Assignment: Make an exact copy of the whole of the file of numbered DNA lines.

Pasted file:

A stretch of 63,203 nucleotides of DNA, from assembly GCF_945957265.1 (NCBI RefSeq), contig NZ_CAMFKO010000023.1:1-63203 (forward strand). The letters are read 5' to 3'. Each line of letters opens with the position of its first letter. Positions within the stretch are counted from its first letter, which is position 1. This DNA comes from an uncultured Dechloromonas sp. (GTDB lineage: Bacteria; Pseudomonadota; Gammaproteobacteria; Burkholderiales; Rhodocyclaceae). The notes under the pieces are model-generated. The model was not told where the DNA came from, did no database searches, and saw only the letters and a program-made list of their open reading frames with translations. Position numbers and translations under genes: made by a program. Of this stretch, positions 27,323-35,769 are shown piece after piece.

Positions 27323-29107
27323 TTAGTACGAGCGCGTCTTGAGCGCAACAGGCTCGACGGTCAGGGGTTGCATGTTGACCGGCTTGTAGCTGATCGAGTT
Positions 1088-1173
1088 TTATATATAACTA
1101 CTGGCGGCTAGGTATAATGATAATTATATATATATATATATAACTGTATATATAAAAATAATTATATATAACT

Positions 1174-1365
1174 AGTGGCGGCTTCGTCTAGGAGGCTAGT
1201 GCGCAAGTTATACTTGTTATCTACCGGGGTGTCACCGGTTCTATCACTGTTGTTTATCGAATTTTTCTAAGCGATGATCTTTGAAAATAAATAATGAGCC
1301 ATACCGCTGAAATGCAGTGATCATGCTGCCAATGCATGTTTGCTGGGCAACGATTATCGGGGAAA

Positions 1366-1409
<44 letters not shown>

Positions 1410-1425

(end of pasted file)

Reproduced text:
A stretch of 63,203 nucleotides of DNA, from assembly GCF_945957265.1 (NCBI RefSeq), contig NZ_CAMFKO010000023.1:1-63203 (forward strand). The letters are read 5' to 3'. Each line of letters opens with the position of its first letter. Positions within the stretch are counted from its first letter, which is position 1. This DNA comes from an uncultured Dechloromonas sp. (GTDB lineage: Bacteria; Pseudomonadota; Gammaproteobacteria; Burkholderiales; Rhodocyclaceae). The notes under the pieces are model-generated. The model was not told where the DNA came from, did no database searches, and saw only the letters and a program-made list of their open reading frames with translations. Position numbers and translations under genes: made by a program. Of this stretch, positions 27,323-35,769 are shown piece after piece.

Positions 27323-29107
27323 TTAGTACGAGCGCGTCTTGAGCGCAACAGGCTCGACGGTCAGGGGTTGCATGTTGACCGGCTTGTAGCTGATCGAGTT
Positions 1088-1173
1088 TTATATATAACTA
1101 CTGGCGGCTAGGTATAATGATAATTATATATATATATATATAACTGTATATATAAAAATAATTATATATAACT

Positions 1174-1365
1174 AGTGGCGGCTTCGTCTAGGAGGCTAGT
1201 GCGCAAGTTATACTTGTTATCTACCGGGGTGTCACCGGTTCTATCACTGTTGTTTATCGAATTTTTCTAAGCGATGATCTTTGAAAATAAATAATGAGCC
1301 ATACCGCTGAAATGCAGTGATCATGCTGCCAATGCATGTTTGCTGGGCAACGATTATCGGGGAAA

Positions 1366-1409
<44 letters not shown>

Positions 1410-1425